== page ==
Israelis voted on Tuesday in an election that pollsters say is too close to call, with right-wing opposition leader and former PM Benjamin Netanyahu bidding to crash the centrist party of Foreign Minister Tzipi Livni. Nearly 5.3 million people are eligible to vote, in 9,000 polling stations nationwide.
Likud party leader Netanyahu has lost ground to Livni since the 22-day war last month in Gaza Strip. Defence Minister Ehud Barak, a third prominent candidate, trails both Netanyahu and Livni, though his poll numbers have more than doubled since the Gaza war that ended.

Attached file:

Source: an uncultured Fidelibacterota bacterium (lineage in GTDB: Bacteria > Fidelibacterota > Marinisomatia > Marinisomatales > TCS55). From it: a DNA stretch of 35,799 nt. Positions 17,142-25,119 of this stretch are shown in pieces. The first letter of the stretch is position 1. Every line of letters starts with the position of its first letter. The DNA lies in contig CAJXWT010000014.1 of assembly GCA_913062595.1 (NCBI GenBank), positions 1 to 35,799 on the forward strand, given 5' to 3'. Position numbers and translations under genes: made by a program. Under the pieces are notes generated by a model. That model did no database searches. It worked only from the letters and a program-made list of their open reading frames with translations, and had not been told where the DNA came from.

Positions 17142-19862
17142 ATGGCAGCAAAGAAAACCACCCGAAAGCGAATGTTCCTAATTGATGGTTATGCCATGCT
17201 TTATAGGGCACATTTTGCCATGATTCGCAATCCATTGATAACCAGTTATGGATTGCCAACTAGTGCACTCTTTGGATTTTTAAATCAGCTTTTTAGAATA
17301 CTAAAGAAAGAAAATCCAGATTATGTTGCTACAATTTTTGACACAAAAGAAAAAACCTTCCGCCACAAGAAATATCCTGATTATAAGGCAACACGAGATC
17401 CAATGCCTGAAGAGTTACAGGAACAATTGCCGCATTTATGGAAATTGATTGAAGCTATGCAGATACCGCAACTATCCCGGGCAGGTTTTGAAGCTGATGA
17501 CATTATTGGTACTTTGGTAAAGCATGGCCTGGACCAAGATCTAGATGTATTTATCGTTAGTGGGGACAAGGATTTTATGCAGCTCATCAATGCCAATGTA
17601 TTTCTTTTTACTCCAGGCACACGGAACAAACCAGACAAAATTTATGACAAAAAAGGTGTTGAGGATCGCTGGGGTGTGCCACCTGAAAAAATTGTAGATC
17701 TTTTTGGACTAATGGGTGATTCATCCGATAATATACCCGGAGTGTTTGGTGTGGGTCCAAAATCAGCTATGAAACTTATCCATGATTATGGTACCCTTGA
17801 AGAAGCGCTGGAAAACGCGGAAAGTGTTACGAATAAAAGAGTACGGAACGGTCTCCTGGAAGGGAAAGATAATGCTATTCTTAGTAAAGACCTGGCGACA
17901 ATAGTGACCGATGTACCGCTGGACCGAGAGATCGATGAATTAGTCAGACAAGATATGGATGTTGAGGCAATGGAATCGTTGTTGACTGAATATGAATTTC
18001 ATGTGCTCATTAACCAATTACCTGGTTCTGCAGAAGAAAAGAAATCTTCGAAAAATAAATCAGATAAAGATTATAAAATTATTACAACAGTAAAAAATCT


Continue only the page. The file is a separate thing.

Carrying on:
Ultra-rightist Avigdor Lieberman has seen his popularity soar since the war that has focused public interest in the campaign on security concerns. Lieberman's Yisrael Beitenu (Our House) party vows to get tougher with Palestinians, including Israeli Arab citizens and supports Jewish settlement building in the occupied West Bank.
Late Monday night, Israel has clamped a closure on the occupied West Bank, denying Palestinians entry to the country for the duration of the election, the army said, according to Reuters. Police were deploying thousands nationwide for extra security.